STUCK in the MIDDLE

You ever have a situation where you feel like you are just STUCK IN THE MIDDLE with no where to go? That’s what the last week has been like for me!

The week started out fairly well. I finally got the courage TRY again to quilt on the frame, with the Janome-1600P, that has been taking up 12 feet of space in my sewing room. (If the setup is unfamiliar, the frame has rollers for the quilt, the machine moves back and forth and left to right on a platform that glides the length of the frame. You are moving the machine while quilting, not moving the quilt. ) This set up enables you to quilt something large fairly easily using a domestic sewing machine. It is a scaled down version of what long arm quilters use, at a “scaled down” price.

time to practice
Quilt frame and practice piece

Backstory – the frame came from a friend who lacked space, I added the Janome 1600 P machine ….and it sat. I bought the machine used for $500, and it was serviced before it was shipped. This was a great price, as a brand new one was over $1300 at the time.

Two or 3 years ago, two friends came over and helped me “trial load” a practice piece, and then it sat. Things got in my way, mostly fear of screwing up a quilt, so I did nothing. At some point, I “unplugged” the Janome 1600P, maybe during a thunderstorm.

In 2018 I did some quilting on a long arm machine and gained some courage. My sister-in-law, Carolyn, allowed me the opportunity to use her brand new Gammill long arm quilting machine, Greta. Of course, that required a trip to the other side of the country to do that! I had a lot of fun working on my Grandma’s Kitchen quilt.

Quilting at Carolyn's on Greta the Gammill
Quilting at Carolyn’s

Still, the frame at home with the Janome 1600P machine sat. Quilt tops (LARGE) continued to be made, and hung on hangers in my sewing room. I did order some LED lights last year, because my excuse was it was “too dark” to quilt on it. My dearest friend often pokes fun at me for not using it!

I decided in 2020 with all the “extra” time I had due to COVID-19, that I would start finishing things I started. I cleared up a couple of UFO’s and was determined not to create any MORE UFO’s. Small projects got finished, a couple of older things got finished.

I recently put borders on my Autumn Jubilee 2020 quilt https://stitchinggrandma.wordpress.com/2020/11/15/autumn-jubilee-2020-quilt-along-update/, and I made the backing for the quilt. I decided last week, I was going to tackle this machine on the frame come one way or another.

I cleared off all the “stuff” that got stored on the top shelf, my husband added two rows of LED lights under the shelf to give me better lighting of the quilt, and I loaded the thread that I intended to use on my quilt top. (I even dusted the machine and vacuumed all around it!). I played with the practice piece for 2 or 3 hours, until I felt comfortable with my stitches, speed, tension etc. Then, I took photos of the “set up” of the practice piece so I could “unload it” and load my quilt.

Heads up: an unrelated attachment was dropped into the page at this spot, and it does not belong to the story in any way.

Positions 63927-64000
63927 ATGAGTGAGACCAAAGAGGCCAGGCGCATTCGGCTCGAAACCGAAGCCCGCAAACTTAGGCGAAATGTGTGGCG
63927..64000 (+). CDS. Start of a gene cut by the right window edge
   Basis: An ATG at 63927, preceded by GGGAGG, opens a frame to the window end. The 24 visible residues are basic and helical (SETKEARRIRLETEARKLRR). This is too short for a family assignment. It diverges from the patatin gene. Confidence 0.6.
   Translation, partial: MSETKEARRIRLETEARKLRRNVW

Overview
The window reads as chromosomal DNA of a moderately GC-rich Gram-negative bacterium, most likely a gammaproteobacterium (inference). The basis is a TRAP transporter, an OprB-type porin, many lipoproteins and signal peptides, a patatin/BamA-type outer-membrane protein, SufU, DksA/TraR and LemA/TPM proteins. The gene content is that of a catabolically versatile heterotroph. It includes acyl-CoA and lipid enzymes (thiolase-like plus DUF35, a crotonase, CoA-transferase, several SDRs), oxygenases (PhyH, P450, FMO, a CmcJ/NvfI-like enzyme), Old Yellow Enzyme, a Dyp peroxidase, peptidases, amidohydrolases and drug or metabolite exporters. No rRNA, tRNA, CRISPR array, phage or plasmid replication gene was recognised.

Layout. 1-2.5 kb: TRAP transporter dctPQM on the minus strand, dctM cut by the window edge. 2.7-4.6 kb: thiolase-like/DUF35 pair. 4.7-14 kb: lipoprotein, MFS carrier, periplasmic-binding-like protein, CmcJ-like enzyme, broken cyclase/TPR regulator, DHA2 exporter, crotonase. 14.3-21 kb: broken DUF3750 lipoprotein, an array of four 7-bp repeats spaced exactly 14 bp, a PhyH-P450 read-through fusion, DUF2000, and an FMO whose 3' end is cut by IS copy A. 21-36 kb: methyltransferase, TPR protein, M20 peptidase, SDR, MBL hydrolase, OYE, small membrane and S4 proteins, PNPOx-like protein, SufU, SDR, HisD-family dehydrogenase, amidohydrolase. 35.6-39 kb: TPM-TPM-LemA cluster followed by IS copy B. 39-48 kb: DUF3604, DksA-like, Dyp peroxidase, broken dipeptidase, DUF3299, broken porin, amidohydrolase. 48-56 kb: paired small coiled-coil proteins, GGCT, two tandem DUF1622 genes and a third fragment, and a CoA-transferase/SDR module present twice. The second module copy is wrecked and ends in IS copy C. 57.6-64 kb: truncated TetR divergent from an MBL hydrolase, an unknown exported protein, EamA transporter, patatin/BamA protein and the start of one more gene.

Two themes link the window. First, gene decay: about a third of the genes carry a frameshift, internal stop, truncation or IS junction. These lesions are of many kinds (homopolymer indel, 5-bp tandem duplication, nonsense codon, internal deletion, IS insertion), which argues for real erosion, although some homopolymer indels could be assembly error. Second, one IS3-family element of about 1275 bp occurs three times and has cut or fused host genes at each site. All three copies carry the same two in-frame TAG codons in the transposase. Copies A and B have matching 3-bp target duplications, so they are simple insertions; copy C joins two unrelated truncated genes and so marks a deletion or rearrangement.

I have to say, that taking those pictures was a “smart” thing to do. I had to look through the photos two or 3 different times so I did the loading properly. I am sure that experienced long arm quilters will laugh, but this is only the 2nd time I loaded anything.

My hubby was a HUGE help getting this process done. I remembered things Carolyn had told me, and that my friends had explained, and he helped me get the backing on squarely and pinned to the “take up” leader.

loading the backing

Eventually, I got the batting on and anchored, and the quilt top got loaded.

Pinning the top

That process, the practice and the loading took care of Sunday and Monday! That process was NERVE WRACKING to say the least.

By Tuesday, I was convinced I could start quilting and had a joyful time! I was confident with loops and swirls!

Getting started with quilting

The first couple of rows seemed to go along nicely. Then to my horror, I rolled the quilt forward to do the next row and saw this —

tension trouble
TENSION TROUBLE – EYELASHES and more

It seems that I was having a huge tension problem….SIGH….what was going on??? I started trouble shooting and low and behold….somebody forgot to put the pressure foot down……SIGH…..another learning curve. (Am I getting too old to learn new tricks?)

Quick message to Carolyn gave me good advice on how to “rip out those stitches” . It was decided I should carry on, and go back to them after the rest of the quilt was done. Since this is all free hand guided quilting, I should be able to fill in as I need to. Sigh….. I made a mental reminder to LOWER the pressure foot. (Note; whenever I need to advance the quilt, I slide the machine to the far left, off of the quilt. I have to unclip the side clips to move the machine. When I bring the machine back onto the quilt, I have to raise the foot to get the 3 layers from the edge, UNDER the foot.) And, even with a mental note, I did that more than once, and not realize until I advanced the quilt. I think I have about 3 rows to “unstitch”.